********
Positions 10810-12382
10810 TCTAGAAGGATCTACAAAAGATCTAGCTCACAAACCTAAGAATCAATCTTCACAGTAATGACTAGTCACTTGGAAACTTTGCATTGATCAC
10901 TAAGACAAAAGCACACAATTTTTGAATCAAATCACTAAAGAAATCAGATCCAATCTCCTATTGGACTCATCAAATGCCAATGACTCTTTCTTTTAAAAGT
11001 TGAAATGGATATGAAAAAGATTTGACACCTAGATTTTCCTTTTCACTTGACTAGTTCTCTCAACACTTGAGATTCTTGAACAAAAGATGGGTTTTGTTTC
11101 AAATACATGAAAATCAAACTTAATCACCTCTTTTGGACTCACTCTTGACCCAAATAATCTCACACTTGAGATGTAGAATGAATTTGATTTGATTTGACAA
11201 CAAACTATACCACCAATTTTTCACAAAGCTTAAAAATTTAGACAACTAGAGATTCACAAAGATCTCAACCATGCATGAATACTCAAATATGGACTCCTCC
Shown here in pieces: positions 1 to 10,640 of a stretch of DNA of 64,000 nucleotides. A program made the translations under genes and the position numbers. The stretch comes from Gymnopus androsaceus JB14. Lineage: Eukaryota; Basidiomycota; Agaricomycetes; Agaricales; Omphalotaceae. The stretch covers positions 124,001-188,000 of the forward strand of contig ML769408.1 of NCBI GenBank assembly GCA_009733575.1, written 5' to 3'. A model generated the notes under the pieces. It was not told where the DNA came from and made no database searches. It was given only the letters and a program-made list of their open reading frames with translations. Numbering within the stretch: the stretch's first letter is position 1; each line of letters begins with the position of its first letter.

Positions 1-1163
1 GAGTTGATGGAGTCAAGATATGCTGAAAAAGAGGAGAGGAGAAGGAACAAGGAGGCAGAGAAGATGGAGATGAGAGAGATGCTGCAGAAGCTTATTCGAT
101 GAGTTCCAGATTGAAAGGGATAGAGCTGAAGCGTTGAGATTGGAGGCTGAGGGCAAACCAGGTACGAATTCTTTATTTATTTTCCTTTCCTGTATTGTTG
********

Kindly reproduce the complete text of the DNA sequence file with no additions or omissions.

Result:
Positions 10810-12382
10810 TCTAGAAGGATCTACAAAAGATCTAGCTCACAAACCTAAGAATCAATCTTCACAGTAATGACTAGTCACTTGGAAACTTTGCATTGATCAC
10901 TAAGACAAAAGCACACAATTTTTGAATCAAATCACTAAAGAAATCAGATCCAATCTCCTATTGGACTCATCAAATGCCAATGACTCTTTCTTTTAAAAGT
11001 TGAAATGGATATGAAAAAGATTTGACACCTAGATTTTCCTTTTCACTTGACTAGTTCTCTCAACACTTGAGATTCTTGAACAAAAGATGGGTTTTGTTTC
11101 AAATACATGAAAATCAAACTTAATCACCTCTTTTGGACTCACTCTTGACCCAAATAATCTCACACTTGAGATGTAGAATGAATTTGATTTGATTTGACAA
11201 CAAACTATACCACCAATTTTTCACAAAGCTTAAAAATTTAGACAACTAGAGATTCACAAAGATCTCAACCATGCATGAATACTCAAATATGGACTCCTCC
Shown here in pieces: positions 1 to 10,640 of a stretch of DNA of 64,000 nucleotides. A program made the translations under genes and the position numbers. The stretch comes from Gymnopus androsaceus JB14. Lineage: Eukaryota; Basidiomycota; Agaricomycetes; Agaricales; Omphalotaceae. The stretch covers positions 124,001-188,000 of the forward strand of contig ML769408.1 of NCBI GenBank assembly GCA_009733575.1, written 5' to 3'. A model generated the notes under the pieces. It was not told where the DNA came from and made no database searches. It was given only the letters and a program-made list of their open reading frames with translations. Numbering within the stretch: the stretch's first letter is position 1; each line of letters begins with the position of its first letter.

Positions 1-1163
1 GAGTTGATGGAGTCAAGATATGCTGAAAAAGAGGAGAGGAGAAGGAACAAGGAGGCAGAGAAGATGGAGATGAGAGAGATGCTGCAGAAGCTTATTCGAT
101 GAGTTCCAGATTGAAAGGGATAGAGCTGAAGCGTTGAGATTGGAGGCTGAGGGCAAACCAGGTACGAATTCTTTATTTATTTTCCTTTCCTGTATTGTTG